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Humble Hero

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    More Than a Prophet

    John was “more than a prophet.” While prophets had seen Christ’s advent from far off, John had the privilege of seeing Him and presenting Him to Israel as the One sent by God. The prophet John was the lesser light to be followed by a greater. No other light ever will shine so clearly on fallen men and women as the teaching and example of Jesus.HH 96.1

    Aside from the joy that John found in his mission, his life had been one of sorrow. His was a lonely assignment. And he was not permitted to see the result of his own labors. It was not his privilege to be with Christ and behold the light that radiated through every word of Christ, shedding glory on the promises of prophecy.HH 96.2

    Herod believed that John was a prophet of God and fully intended to set him free. But he feared Herodias. She knew that by direct measures she could never win Herod’s consent to the death of John, so she resolved to accomplish her purpose by scheming. On the king’s birthday he would have guests in for a celebration. There would be feasting and drunkenness. She might find a way then to influence Herod according to her will.HH 96.3

    When the great day arrived, the king was feasting and drinking with his lords. Herodias sent her daughter into the banquet hall to dance for the guests. Salome was in the first flush of womanhood, and her sensuous beauty captivated the lordly revelers. It was a flattering compliment to Herod when this daughter of Israel’s priests and princes danced for his guests.HH 96.4

    The king was dazed with wine. Passion controlled him, and reason was dethroned. He saw only the pleasure-mad guests, the banquet, the wine, the flashing lights, and the girl dancing before him. In the recklessness of the moment, he wanted to make some display that would exalt him in the eyes of the great men of his realm. With an oath, he promised the daughter of Herodias whatever she might ask, even to half of his kingdom.HH 96.5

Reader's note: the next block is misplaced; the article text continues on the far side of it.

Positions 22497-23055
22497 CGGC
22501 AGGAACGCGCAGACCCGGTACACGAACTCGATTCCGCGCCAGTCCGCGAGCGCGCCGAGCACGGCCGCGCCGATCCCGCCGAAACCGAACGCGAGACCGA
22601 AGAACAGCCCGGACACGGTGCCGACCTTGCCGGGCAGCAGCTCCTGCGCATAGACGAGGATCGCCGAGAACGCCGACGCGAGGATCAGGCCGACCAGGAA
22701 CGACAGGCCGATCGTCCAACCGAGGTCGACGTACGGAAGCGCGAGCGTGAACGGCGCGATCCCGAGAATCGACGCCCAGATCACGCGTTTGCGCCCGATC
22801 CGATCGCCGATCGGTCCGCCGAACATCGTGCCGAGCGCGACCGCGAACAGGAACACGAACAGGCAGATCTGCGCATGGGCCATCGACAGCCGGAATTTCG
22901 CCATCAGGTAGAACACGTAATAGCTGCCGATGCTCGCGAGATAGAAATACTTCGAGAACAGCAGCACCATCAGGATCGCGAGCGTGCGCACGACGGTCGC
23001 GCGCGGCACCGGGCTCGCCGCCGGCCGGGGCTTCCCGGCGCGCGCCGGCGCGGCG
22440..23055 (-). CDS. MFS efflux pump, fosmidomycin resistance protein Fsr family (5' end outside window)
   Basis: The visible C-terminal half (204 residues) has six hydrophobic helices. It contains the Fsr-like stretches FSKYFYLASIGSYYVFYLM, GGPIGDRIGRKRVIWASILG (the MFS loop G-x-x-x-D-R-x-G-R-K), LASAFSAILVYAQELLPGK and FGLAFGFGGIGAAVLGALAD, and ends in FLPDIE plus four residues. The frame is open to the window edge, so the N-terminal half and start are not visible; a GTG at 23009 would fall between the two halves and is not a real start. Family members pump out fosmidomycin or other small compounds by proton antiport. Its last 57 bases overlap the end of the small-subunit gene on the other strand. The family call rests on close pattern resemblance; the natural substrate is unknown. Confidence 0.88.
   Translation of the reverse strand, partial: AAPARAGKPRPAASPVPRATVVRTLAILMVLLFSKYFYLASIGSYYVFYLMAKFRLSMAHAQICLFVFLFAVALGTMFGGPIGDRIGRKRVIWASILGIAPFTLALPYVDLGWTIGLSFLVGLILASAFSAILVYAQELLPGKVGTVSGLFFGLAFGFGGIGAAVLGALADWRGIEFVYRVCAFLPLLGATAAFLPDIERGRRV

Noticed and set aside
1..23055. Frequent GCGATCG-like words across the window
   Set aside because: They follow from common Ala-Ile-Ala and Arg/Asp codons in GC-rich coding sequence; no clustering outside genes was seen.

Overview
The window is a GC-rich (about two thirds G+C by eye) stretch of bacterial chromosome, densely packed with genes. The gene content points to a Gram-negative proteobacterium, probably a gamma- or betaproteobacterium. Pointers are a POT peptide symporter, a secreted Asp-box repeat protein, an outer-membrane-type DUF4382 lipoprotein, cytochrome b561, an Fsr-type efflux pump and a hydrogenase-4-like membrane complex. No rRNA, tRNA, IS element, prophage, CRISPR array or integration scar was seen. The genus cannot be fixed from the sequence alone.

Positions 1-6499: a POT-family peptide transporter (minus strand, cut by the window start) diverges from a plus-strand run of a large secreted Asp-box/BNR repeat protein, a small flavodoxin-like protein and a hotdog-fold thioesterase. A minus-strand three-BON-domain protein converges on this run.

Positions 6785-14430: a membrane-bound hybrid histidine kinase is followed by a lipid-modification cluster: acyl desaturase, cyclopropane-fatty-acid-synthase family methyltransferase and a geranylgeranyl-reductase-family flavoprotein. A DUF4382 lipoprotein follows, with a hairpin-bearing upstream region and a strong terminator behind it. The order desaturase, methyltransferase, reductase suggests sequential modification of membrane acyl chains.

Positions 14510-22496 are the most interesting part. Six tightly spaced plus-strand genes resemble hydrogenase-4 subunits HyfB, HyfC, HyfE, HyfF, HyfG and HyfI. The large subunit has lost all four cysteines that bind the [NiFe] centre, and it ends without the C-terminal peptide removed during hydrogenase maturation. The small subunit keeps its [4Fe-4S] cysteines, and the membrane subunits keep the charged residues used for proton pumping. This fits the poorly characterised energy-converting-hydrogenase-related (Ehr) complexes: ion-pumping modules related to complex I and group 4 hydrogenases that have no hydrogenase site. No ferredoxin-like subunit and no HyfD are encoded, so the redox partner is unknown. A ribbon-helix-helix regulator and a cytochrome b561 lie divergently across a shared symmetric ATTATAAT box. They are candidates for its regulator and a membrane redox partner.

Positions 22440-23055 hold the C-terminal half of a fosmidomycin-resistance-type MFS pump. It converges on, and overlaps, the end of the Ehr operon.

Salome hastened to her mother. What should she ask? The answer was ready—the head of John the Baptist. Salome shrank from presenting the request, but the determination of Herodias prevailed. The girl returned with the terrible demand: “I want you to give me at once the head of John the Baptist on a platter.”HH 96.6

    Herod was astonished and perplexed. He was horror-stricken at the thought of taking John’s life. Yet he was unwilling to appear fickle or rash. He had made the oath in honor of his guests, and if one of them had offered a word against the fulfillment of his promise, he would gladly have spared the prophet. He gave them opportunity to speak in the prisoner’s behalf. They knew John to be a servant of God. But though shocked at the girl’s demand, they were too drunk to protest. No voice was raised to save the life of Heaven’s messenger. These men of high positions carried great responsibilities, yet they had given themselves up to drunkenness. Their heads were turned by the giddy scene of music and dancing, and conscience lay sleeping. By their silence, they pronounced the sentence of death on the prophet of God, to satisfy the revenge of an immoral woman.HH 96.7

    Herod reluctantly commanded the prophet’s execution. Soon the head of John was brought in. Never more would that voice be heard calling for repentance. The revels of one night cost the life of one of the greatest of the prophets.HH 97.1

    How often have the innocent been sacrificed through the intemperance of those who should have been guardians of justice! All who put the intoxicating drink to their lips make themselves responsible for all the injustice they may commit under its benumbing power. Those who have jurisdiction over the lives of others should be held guilty of a crime when they yield to intemperance. They need full command of their physical, mental, and moral powers in order to possess vigor of intellect and a high sense of justice.HH 97.2

    Herodias gloated in her revenge and assured herself that Herod’s conscience would no longer be troubled. But no happiness resulted. People came to abhor her name, while Herod was tormented by remorse. He was constantly trying to find relief from a guilty conscience. As he recalled John’s self-denial, his solemn, earnest appeals, his sound judgment in counsel, and then remembered how he had come to his death, Herod could find no rest. In the affairs of state, receiving honors from others, he bore a smiling face while he concealed an anxious heart oppressed with fear. He was convinced that God had witnessed the drunken scene of the banqueting room, that He had seen Herodias’s gloating and the insult she offered to the severed head of the one who had condemned her behavior.HH 97.3

    When Herod heard of Christ’s works, he thought God had raised John from the dead. He was in constant fear that John would avenge his death by condemning him and his house. Herod was reaping the result of sin—“a trembling heart, failing eyes, and anguish of soul. ... In the morning you shall say, ‘Oh, that it were evening!’ And at evening ... ‘Oh, that it were morning!’ because of the fear which terrifies your heart.” Deuteronomy 28:65-67. No torture is worse than a guilty conscience that gives no rest day nor night.HH 97.4

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